Thursday, May 5, 2016

A PROGRESS REPORT ON THE 2016 TOBACCO CROP

Flue-cured growing in south Georgia on May 4. It was set on March 24.

Georgia and Florida--Planting is complete, says Extension tobacco specialist J. Michael Moore. "Some growers are making fertilizer applications, while the earliest transplanted fields have been plowed for the last time." There was an abundances of plants and many of them are still available for purchase. Moore expects 13,500 acres of tobacco in Georgia, which is the same as USDA's Prospective Plantings projection for the state. He expects about 1.300 acres in Florida, which wasn't included in the USDA Plantings report.

North Carolina--Planting is 75 percent complete in the Eastern Belt, 56 percent complete in the Middle Belt and 21 percent complete in the Old Belt, according to a county agent survey compiled by Matthew Vann, Extension tobacco specialist. The statewide estimate is 59 percent.Thanks to rainfall in most of the state, Vann doesn't expect much transplanting got done this week. "But once we get some dry weather, the farmers will get right back out there." There are still plenty of transplants available and they are generally of good quality, he says.

Virginia--Planting of flue-cured was only about five percent completed through May 1, according to USDA's Crop and Progress Report. The five-year average is 11 percent. Weather the past week prevented catching up but farmers weren't complaining. "Rain this week was helpful," says Extension agent Cynthia Gregg in Brunswick County. "Producers are planting tobacco and needed the rain."

Kentucky--Burley growers are waiting for fields to dry out, says Bob Pearce, Extension tobacco specialist. "Maybe a few have set some tobacco out already, but most are in await and see attitude with the weather." Thanks to up and down weather during the plant-producing season, it was a challenge to get a good crop of plants, but Pearce says what he has seen so far has been fair to good. It looks like the supply will be adequate but some growers may have to hunt around if they don't grow enough of their own. 

Tennessee--Transplanting has just barely begun, says Eric Walker, Extension tobacco specialist. He knows of only a few producers in the state who have started setting tobacco. "We were all geared up to start setting, but then the rain we received over the weekend was enough to hold us back. Next week, it will be wide open."

In other tobacco news:

Blue mold has been found in several greenhouses in south Georgia since Easter, but it is not a significant problem in the field yet, says Moore. "Farmers aggressively treated
in their greenhouses and segregated the infected plants. We have found only one location where blue mold is active in the field." Hot weather in this area last week will hopefully have dried up any other blue mold in the field.

A little tomato spotted wilt has also been found in Georgia. Moore estimates one or two percent of plants have been infected. "That is not nearly as much as was expected after our relatively warm winter and spring," he says. There was no shortage either of weed hosts or of thrips, which vectors the disease.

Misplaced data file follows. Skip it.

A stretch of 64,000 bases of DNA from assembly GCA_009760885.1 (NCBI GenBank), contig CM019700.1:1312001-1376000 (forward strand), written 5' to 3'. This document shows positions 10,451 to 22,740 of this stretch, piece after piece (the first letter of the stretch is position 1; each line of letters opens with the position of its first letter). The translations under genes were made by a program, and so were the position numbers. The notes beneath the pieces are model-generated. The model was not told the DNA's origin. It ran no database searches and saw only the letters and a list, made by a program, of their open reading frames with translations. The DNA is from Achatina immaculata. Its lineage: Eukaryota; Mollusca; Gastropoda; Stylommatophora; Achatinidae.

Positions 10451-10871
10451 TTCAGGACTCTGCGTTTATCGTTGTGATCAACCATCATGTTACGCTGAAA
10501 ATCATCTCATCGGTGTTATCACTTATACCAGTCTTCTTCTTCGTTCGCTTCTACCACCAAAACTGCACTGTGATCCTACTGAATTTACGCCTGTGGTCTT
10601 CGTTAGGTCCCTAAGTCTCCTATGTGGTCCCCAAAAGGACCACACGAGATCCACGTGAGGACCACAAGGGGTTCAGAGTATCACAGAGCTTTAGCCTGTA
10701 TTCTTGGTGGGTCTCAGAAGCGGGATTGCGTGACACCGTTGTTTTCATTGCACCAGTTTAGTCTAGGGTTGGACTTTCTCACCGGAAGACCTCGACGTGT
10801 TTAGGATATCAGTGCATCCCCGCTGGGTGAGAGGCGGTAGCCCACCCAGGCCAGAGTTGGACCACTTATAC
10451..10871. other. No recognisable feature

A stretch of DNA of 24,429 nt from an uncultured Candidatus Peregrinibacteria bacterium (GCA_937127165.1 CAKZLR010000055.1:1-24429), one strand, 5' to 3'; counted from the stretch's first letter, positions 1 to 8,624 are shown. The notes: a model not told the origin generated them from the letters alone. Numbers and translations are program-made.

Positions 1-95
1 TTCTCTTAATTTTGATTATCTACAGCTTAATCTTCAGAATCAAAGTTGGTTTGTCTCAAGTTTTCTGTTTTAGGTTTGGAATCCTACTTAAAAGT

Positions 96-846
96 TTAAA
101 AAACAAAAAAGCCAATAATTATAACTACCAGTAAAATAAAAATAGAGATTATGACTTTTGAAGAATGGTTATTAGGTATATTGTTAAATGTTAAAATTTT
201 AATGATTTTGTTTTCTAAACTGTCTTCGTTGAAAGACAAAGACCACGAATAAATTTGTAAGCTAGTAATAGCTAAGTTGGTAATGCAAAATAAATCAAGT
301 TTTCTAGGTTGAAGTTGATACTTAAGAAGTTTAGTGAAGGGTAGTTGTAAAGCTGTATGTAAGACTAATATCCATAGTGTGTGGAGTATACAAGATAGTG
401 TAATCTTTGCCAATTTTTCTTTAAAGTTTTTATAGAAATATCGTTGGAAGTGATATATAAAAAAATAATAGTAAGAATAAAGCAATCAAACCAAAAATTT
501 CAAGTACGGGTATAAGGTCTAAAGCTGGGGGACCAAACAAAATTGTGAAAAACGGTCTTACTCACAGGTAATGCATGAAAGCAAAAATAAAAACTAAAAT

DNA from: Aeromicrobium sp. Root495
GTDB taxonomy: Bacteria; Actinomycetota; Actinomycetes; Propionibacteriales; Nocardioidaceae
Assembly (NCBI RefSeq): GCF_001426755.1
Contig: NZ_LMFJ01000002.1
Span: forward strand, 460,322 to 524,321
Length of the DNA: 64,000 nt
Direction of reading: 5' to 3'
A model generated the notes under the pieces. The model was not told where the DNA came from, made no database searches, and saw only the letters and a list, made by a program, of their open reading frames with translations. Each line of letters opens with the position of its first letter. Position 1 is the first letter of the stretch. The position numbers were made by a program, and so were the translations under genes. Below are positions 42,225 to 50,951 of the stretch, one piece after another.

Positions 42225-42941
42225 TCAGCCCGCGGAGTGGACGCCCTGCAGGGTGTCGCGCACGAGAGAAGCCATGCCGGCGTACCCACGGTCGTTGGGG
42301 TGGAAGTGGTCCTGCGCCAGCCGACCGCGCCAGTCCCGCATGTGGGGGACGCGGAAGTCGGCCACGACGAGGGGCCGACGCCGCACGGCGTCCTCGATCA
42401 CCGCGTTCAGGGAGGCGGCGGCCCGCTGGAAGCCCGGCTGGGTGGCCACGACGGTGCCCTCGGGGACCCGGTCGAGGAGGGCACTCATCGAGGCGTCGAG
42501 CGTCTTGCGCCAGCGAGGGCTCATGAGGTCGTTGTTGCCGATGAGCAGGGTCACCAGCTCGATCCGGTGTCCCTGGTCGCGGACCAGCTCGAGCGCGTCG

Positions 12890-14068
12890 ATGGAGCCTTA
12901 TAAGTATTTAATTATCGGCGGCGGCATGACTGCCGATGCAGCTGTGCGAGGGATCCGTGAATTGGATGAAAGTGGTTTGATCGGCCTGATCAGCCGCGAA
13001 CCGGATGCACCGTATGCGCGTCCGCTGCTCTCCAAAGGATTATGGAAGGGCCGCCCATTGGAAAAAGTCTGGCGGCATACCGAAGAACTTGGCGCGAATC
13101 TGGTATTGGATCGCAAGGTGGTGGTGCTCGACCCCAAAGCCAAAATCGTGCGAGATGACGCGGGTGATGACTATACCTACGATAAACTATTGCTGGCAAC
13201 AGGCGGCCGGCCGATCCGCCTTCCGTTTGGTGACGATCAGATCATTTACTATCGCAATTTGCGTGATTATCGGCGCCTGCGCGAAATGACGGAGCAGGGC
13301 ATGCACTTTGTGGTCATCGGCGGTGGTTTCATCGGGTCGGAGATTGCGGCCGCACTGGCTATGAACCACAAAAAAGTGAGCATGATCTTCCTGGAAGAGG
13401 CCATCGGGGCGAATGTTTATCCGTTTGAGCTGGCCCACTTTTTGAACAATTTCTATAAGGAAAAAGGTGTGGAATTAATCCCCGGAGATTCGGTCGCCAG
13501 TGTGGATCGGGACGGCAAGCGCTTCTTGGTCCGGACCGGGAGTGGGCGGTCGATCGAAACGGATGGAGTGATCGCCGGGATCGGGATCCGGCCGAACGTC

GAP audits for cooperative growers: The U.S. Tobacco Cooperative (USTC), headquartered in Raleigh, N.C., will require GAP Connection audits for all of its growers this year. "While grower audits are time consuming, they are a key part of changing the perception of U.S. tobacco," says Stuart Thompson, chief executive officer of the cooperative, which serves flue-cured growers. "Leaf buyers not only want growers to meet high standards, they want data to prove it." Thompson thinks the market is heading toward 100 percent audit of growers on an annual basis...USTC has created a new position of director of leaf quality and appointed Declan Curran to fill it. Curran had been manager of processing and quality at Phillip Morris International previously.


One new leaf marketing center has been opened by USTC this season. Two others were closed. The co-op will operate six marketing centers, in Nashville, Ga.; Mullins, S.C.; Wilson, N.C., Sanford, N.C.; Smithfield, N.C., and LaCrosse, Va. The LaCrosse center is new. The co-op has closed marketing centers in Oxford, N.C., and Danville, Va.

More child labor allegations: Reynolds American (RAI) came under fire this week when the Farm Labor Organizing Committee (FLOC) contended that some of RAI's farmers violated the company's 2014 commitment not to allow the employment of children under 16 on farms it buys tobacco from. Further details will follow in a future issue.

In Passing: Layten Davis of Spring Creek, N.C., near Marshall, died April 30. A native of Madison County, he was a professor of agronomy at the University of Kentucky, later the director of the Tobacco and Health Research Institute in Lexington, Ky., and still later principal research scientist at R.J. Reynolds Tobacco Company. He was the co-editor in 1999 of Tobacco: Production, Chemistry and Technology, still an important reference book. 


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